Behold, I will send you Elijah the prophet before the coming of the great and dreadful day of the LORD:
I. THE PROPHET WAS THINKING OF WHAT MAY FAIRLY BE CALLED A TIME OF TRANSITION. The passing from one dispensation, or order of things, to another. Such a period was that under Moses, when the people passed from a patriarchal to a national life. The bringing in of the only begotten Son was the greatest event of the sacred history. All that had gone before seems trivial in comparison with it. It was a change from law to grace, from a religion limited to one nation to a universal faith, from a system of rite and ceremony to one of inward spirit, But all times of great change are full of danger. They give great anxiety to all thoughtful minds. Ours is a time of transition, and the grave danger of our times is, the possibility of estrangement between the fathers and the children, i.e., between the old and the young. The fathers are disposed to be conservative; the older we get the harder we find it to receive new thoughts, or accustom ourselves to new ways. So when the fathers see the children entering on new ways, adopting new methods, forming new parties, there is a danger that their hearts should be turned away from them. and on the other hand, the young are disposed to that which is new; their minds are receptive and plastic. They are tempted to think their fathers' ways and thoughts are old-fashioned, to underrate the good of the past, and to leave their fathers behind.
II. OUR DUTY IN SUCH A TIME OF TRANSITION. There is a duty peculiar to such an age. To fulfil it was part of the mission of John the Baptist. He did much to break the abruptness of the transition from the one dispensation to the other.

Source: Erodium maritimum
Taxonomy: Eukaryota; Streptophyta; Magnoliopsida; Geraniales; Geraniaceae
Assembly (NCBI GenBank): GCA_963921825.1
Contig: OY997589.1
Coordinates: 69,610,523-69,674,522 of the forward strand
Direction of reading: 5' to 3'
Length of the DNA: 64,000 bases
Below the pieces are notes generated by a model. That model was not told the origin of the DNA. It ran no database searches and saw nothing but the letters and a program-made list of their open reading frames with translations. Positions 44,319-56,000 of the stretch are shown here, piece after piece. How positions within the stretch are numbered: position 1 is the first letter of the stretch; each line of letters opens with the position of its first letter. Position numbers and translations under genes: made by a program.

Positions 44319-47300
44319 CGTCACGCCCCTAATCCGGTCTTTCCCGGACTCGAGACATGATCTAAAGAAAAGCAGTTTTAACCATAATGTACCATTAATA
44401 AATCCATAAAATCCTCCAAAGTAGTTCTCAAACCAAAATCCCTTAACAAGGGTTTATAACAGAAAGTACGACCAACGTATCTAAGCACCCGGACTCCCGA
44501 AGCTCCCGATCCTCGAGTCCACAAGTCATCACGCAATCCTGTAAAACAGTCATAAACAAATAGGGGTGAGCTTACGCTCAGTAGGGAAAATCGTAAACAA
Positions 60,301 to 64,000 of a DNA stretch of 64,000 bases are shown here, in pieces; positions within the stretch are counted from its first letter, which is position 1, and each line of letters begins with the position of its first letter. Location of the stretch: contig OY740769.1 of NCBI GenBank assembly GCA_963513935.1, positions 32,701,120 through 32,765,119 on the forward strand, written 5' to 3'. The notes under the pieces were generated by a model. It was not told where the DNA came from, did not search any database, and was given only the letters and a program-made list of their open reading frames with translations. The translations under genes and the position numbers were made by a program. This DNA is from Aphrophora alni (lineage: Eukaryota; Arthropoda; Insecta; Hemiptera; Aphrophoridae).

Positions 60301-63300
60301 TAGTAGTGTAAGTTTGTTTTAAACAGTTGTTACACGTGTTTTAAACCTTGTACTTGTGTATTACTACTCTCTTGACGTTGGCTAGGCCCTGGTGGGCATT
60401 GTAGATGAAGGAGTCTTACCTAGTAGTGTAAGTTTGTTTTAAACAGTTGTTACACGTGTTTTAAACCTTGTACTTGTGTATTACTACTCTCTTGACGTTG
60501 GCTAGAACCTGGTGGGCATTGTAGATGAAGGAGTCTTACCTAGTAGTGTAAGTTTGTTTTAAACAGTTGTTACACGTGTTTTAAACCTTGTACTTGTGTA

1. The duty of the fathers to the children. That "the fathers should recognise the new needs, and the new powers of the children."(1) We should not repress their thoughts, though they may differ from ours. Few things are more harmful to the young than repression. Doubt and difficulty, closed within the heart, grow more and more. Bring them out into the light of loving sympathy, and they often almost vanish away.
(2) Nor shall we condemn. Condemnation has often made a searcher after truth into a determined heretic.
(3) Let us foster and encourage the good rather than trouble ourselves too much about the error. We are all too anxious to root up weeds. A vigorous growth in the corn will do much to weaken the growth of the weeds.
2. The duty of the children to the fathers, the young to the old. "The children should recognise the value of the institutions and traditions which they inherit from their fathers." The opinions of the fathers are certainly entitled to respectful consideration. Age should prejudice you not against them, but in their favour. Be not swift to remove the ancient landmarks.
III. OUR SAFE GUARD IN SUCH A TIME OF TRANSITION. There is a certain deep interest in this as the last word of the Old Testament. It is filled with the hope of one who should be the messenger of the Highest; but lying close behind it is the thought and hope of Him whose way should be thus prepared. We think not of the herald, but of the King before whose face he went. The true safeguard amid the perils of our day is in Christ. The young may outgrow the special forms in which His doctrine has been cast, but they cannot outgrow the Christ. Christ, rightly regarded, meets the needs of old and young. It is absurd to talk of outgrowing Jesus Christ. He is the true gathering point for the old and the young.
(W. Garrett Horder.)
Parallel VersesKJV: Behold, I will send you Elijah the prophet before the coming of the great and dreadful day of the LORD:
WEB: Behold, I will send you Elijah the prophet before the great and terrible day of Yahweh comes.